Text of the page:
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December 25, 2015

N.J. man recovers lost wedding ring from ocean floor

Jay and Meagan Bradford, recently married, get Christmas miracle with help of a salvage diver

Miracles Jewelry
122515_Bradfordringlost Contributed Art/Meagan Bradford

Jay Bradford, 27, of Point Pleasant, poses with the wedding ring recovered from the ocean by salvage diver Mark Thompson.

Against all odds, a New Jersey man recovered his wedding ring this week after losing it as he pulled an anchor back on board the Lock-N-Load charter boat during a fishing trip. 

On December 12, 27-year-old Jay Bradford was accompanying Captain Nick Barsa as first mate on a charter fishing trip in the Atlantic Ocean off the Belmar coast. Toward the end of a slow day that didn't yield much in the way of blackfish, Barsa sent Bradford to lift the anchors and move on to one more location, the Asbury Park Press reports. 

"My hand hit the bow rail and the ring came up off my knuckle. The ring slid off, hit the tow rail and went into the water," said Bradford, a resident of Point Pleasant.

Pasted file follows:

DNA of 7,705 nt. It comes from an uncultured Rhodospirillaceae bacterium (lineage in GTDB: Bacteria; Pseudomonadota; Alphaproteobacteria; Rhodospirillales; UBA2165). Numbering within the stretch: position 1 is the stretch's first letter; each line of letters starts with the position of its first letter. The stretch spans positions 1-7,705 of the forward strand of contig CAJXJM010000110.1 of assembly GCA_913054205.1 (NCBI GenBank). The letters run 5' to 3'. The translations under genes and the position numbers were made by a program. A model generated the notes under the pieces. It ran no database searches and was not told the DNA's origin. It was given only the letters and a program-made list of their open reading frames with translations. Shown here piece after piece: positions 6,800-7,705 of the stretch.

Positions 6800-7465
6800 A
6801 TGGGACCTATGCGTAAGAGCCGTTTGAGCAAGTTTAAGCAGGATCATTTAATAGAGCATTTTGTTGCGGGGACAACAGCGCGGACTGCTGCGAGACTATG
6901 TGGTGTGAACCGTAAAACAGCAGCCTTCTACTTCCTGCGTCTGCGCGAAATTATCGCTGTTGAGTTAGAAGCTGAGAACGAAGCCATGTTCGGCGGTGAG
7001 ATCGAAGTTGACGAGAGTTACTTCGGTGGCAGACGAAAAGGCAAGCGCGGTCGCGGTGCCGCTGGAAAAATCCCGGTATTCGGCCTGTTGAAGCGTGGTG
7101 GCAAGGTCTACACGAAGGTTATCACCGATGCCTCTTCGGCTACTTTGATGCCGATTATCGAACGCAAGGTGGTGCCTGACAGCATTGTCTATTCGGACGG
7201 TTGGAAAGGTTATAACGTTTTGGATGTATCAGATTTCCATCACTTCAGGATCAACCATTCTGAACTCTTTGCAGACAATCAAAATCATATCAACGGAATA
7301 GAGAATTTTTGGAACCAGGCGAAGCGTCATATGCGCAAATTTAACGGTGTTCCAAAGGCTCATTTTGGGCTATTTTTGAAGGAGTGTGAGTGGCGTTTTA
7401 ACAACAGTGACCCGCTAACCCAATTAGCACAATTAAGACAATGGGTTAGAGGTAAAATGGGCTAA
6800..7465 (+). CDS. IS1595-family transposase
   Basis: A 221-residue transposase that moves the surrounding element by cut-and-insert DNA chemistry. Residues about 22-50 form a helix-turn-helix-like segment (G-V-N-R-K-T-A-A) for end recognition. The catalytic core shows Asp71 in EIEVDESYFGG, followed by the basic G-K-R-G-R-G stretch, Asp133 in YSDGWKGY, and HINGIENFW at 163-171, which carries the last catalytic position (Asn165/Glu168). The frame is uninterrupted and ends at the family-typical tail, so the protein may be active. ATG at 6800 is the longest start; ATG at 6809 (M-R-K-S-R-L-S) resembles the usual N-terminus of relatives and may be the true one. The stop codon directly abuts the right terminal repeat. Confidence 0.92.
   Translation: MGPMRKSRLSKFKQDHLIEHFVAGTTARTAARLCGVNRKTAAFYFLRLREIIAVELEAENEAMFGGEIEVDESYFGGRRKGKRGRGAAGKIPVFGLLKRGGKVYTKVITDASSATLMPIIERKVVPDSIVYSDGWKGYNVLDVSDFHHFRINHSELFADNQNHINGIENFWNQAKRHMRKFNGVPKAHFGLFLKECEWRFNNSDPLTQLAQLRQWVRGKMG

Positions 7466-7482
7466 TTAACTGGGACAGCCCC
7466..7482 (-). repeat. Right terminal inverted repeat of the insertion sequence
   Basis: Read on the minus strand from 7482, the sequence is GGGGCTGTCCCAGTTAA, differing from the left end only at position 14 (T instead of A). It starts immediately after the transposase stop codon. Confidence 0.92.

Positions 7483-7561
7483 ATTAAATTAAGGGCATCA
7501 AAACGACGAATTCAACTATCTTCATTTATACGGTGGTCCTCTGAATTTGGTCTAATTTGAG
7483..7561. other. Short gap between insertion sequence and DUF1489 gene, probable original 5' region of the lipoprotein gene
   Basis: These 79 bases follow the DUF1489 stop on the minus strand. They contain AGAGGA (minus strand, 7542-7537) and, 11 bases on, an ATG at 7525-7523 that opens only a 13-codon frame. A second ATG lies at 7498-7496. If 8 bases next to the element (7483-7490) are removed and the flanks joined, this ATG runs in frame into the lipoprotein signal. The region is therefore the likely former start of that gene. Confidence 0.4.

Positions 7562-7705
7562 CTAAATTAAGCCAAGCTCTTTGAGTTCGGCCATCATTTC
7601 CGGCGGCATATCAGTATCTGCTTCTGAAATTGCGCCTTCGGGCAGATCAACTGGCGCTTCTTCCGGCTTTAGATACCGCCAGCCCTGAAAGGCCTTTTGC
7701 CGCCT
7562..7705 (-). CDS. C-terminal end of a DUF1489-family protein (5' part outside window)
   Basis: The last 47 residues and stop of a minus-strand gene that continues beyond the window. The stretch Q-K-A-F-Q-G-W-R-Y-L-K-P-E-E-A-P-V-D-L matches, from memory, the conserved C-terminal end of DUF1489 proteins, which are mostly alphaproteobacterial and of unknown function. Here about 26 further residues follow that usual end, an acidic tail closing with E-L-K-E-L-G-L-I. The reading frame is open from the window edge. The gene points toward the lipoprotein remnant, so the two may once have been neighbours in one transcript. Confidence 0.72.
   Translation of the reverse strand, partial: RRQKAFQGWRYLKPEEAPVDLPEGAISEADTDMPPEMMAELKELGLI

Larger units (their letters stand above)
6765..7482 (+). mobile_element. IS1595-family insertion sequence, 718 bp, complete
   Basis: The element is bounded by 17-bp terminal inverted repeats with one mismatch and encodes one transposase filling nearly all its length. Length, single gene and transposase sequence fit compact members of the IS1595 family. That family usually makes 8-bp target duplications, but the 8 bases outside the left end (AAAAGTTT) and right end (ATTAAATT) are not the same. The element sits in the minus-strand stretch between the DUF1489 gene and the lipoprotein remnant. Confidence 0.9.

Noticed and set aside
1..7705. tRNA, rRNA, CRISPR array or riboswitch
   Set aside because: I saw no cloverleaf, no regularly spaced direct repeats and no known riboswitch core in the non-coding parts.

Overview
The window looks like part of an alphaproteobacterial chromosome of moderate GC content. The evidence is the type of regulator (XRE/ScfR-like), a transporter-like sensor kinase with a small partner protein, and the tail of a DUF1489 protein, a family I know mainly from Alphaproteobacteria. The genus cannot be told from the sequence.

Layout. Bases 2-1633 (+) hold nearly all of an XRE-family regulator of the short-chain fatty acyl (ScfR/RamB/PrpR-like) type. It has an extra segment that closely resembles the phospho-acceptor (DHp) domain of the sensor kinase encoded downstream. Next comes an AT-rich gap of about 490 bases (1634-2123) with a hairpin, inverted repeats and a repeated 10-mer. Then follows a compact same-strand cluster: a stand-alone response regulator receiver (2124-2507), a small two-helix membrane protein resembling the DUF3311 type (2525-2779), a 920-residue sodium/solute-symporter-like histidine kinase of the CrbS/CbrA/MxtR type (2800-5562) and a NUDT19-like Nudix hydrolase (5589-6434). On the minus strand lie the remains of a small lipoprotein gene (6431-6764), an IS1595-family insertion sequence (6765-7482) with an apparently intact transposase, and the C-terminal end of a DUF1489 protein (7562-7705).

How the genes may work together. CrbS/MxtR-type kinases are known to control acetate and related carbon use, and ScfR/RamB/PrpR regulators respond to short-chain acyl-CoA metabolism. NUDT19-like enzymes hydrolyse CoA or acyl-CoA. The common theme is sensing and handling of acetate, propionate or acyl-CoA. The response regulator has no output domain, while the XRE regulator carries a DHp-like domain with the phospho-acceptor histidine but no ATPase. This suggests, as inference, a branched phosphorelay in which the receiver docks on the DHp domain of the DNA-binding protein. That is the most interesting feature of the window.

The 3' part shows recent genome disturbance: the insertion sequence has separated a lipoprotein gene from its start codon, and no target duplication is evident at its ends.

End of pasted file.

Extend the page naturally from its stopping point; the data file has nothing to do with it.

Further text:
Bradford, who had just gotten married to his wife Meagan in June, was devastated. He sent her a text message saying his day took a bad turn. When she responded with encouragement about the fish eventually biting, he replied: "It's not the fishing, I lost my ring in the water."

Barsa called up his friend Mark Thompson, a diver and owner of Sea Bright's Dive and Salvage. Meanwhile, he marked the exact coordinates where the tungsten ring was lost on his boat's GPS. On December 16, Barsa, Thompson and Bradford set out to recover the ring from a rock bed 33 feet deep off the coast of Long Branch. 

Despite strong winds and poor visibility underwater, Thompson's reputation as a salvage diver, recovering everything from cell phones to watches, gave him plenty of confidence. 

Using an underwater lamp, Thompson was able to find the ring in an astonishing 10 minutes, giving the Bradfords an unlikely Christmas miracle. 

Going forward, Bradford says he'll probably stop wearing the ring out on fishing trips and opt instead for a cheap metal band.